England responded to Calcutta Cup heartbreak with a professional 31-14 win over Italy at Twickenham to earn Steve Borthwick his first win as head coach.
Scoring three tries in the first half to lead 19-0, Italy fought back in the second half with two of their own, but Henry Arundell’s score on his Twickenham debut sealed victory for England.
It was a match that felt very much like two sides still developing, meaning there was plenty to learn in London.
Five-star England beat Italy for first win of Borthwick era
Borthwick’s blueprint beginning to take shape
Steve Borthwick took Leicester Tigers from 11th in the Premiership to champions in just two seasons, and the size of his task with England is even greater, as he looks to close the gap to the likes of France and Ireland in just seven months before the 2023 Rugby World Cup.
Last week there were serious question asked when Scotland left with a comfortable victory, but this week, there could be no doubt about the plan that was in place from minute one.
England’s maul was totally dominant, with three of their five tries coming directly from the maul, and the other two coming as a result of the maul, something Tigers became known for under Borthwick.
Indeed, Tigers were simply one of the best when it comes to the set piece in general and had a pack that was rightly feared across the country.
England have a long way to go to try and achieve that reputation, but their set piece against Italy was in complete control, and they comfortably got the better of the Azzurri at scrum time, which gave them the platform to kick to the corner and score the bulk of their points.
Borthwick said: “There were some positive steps forward, some small steps forward, credit to the players for working really hard to make those improvements.
“But there is plenty more to improve on, I think we left some chances out there, our ruck speed could have been better and we conceded some opportunities late in the game which we will have a good look at – but I think we have taken some steps forward in these first few weeks.”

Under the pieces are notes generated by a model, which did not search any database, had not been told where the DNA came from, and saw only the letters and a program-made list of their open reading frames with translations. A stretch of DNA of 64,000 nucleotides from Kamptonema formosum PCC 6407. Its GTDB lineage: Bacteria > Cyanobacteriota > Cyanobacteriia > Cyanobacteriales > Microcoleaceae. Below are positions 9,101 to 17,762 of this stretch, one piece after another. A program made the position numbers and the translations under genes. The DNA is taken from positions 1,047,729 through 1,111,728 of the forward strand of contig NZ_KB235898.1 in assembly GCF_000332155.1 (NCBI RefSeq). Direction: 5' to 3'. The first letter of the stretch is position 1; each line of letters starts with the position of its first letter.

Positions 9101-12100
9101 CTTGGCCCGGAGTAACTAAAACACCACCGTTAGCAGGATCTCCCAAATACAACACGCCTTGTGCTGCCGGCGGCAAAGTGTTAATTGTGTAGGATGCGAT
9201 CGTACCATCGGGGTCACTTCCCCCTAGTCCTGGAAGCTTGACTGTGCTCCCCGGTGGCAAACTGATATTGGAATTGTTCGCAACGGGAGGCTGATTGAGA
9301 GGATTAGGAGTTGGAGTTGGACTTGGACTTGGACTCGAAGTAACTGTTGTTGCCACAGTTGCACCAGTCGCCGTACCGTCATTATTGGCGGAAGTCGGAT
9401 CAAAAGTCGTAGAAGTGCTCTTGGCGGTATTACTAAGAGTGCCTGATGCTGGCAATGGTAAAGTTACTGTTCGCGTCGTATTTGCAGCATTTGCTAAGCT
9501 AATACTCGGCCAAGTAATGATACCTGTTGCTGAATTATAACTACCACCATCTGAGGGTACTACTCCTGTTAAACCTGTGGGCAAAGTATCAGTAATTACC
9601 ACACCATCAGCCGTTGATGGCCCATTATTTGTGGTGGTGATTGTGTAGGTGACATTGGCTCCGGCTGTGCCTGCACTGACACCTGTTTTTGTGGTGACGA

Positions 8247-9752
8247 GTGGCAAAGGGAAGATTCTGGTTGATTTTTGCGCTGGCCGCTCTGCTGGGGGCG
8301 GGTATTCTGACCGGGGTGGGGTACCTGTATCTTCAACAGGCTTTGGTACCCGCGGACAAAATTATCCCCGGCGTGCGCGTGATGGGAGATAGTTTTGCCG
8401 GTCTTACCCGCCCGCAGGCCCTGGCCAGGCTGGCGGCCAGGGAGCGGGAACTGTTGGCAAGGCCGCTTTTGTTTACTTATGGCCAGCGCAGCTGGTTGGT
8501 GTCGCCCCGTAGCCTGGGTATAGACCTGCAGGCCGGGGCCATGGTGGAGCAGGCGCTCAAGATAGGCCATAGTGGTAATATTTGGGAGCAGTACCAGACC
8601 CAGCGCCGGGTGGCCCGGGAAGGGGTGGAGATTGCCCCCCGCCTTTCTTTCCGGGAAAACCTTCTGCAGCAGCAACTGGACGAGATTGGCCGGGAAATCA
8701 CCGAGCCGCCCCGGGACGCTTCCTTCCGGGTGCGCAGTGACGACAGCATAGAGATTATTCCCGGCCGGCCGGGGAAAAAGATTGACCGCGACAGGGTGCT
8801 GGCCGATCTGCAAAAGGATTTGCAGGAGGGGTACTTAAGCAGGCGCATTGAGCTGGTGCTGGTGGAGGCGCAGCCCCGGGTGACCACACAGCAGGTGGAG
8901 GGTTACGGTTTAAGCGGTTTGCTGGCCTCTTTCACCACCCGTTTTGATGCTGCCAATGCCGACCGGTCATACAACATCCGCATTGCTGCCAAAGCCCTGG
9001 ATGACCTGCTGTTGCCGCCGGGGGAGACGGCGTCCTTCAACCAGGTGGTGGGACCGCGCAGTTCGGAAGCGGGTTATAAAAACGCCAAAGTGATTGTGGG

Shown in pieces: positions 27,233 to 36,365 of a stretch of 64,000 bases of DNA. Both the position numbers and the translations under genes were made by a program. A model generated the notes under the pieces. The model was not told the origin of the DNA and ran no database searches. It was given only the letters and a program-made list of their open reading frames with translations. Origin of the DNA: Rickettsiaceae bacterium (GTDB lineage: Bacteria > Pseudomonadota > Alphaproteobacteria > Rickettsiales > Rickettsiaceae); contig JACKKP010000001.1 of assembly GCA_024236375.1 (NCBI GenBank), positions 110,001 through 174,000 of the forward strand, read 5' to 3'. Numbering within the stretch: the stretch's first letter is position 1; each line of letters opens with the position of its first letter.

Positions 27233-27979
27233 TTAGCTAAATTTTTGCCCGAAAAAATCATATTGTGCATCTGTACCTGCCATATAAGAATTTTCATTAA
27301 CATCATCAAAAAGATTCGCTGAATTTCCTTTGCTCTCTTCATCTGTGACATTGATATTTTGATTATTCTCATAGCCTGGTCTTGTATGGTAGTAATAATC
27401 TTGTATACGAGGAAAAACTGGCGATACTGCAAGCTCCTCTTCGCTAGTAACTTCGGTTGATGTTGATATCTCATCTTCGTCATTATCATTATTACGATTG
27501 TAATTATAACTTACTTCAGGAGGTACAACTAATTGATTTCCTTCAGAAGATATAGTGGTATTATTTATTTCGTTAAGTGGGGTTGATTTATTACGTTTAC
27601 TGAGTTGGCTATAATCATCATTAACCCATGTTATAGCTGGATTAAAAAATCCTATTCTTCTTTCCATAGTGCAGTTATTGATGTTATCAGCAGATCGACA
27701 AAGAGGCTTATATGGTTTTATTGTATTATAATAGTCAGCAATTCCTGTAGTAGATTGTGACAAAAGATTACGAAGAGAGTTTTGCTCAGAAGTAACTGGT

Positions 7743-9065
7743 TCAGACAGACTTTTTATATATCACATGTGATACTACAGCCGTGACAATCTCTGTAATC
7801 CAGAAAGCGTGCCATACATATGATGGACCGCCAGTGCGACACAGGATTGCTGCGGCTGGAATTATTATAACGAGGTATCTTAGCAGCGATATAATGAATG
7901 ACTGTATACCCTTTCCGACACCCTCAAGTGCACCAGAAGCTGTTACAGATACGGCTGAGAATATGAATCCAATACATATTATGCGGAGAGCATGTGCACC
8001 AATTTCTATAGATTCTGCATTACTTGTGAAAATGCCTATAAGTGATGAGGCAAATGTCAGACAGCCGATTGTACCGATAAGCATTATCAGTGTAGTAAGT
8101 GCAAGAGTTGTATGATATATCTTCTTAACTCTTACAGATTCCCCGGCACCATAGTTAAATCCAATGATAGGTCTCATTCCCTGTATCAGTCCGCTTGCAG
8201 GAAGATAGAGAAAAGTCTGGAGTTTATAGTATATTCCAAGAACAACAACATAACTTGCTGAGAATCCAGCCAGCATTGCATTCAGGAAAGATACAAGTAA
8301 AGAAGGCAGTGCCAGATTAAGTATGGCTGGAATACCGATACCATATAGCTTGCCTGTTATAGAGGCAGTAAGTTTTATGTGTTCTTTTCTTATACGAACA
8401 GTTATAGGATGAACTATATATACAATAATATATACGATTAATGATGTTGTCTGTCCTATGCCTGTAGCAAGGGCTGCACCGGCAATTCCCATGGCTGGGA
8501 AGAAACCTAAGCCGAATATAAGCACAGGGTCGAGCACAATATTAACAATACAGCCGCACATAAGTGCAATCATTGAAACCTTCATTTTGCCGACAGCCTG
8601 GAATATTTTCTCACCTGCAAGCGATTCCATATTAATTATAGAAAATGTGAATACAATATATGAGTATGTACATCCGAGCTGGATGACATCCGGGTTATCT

Willis could be the key to England’s back row
Last week, England struggled to slow Scotland down, allowing Ben White and Finn Russell to dictate the tempo which was a major contributing factor to their victory.
This week there was a key new introduction to England’s back row – Jack Willis, who replaced Ben Curry, and went on to have a simply sensational performance.
His try to open proceedings was a bonus through a meek Italy defence of the maul, but the Toulouse flanker was in formidable form in all other areas, especially in defence and at the breakdown.
In just 53 minutes on the field before he was replaced by Ben Earl, Willis managed to notch up 20 tackles, more than anyone on the pitch bar Lewis Ludlam, who played a full 80 minutes.
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His turnover was just a key part of what he does best, as one of the best out-and-out sevens in the Premiership for some time, before joining Toulouse, where he has also become a key figure.
Tom Curry will come back for England soon, but with Willis performing like this, could Borthwick opt for Curry and Willis to lineup together?
Player of the match Lawrence puts hand up
Much has been made of the composition of England’s midfield since Borthwick took over, something that never felt settled under Eddie Jones.
Last week he went for a midfield that would have been seen under the Australian, against Italy it was totally different, with only Owen Farrell retaining his spot, but moving from inside centre to fly-half.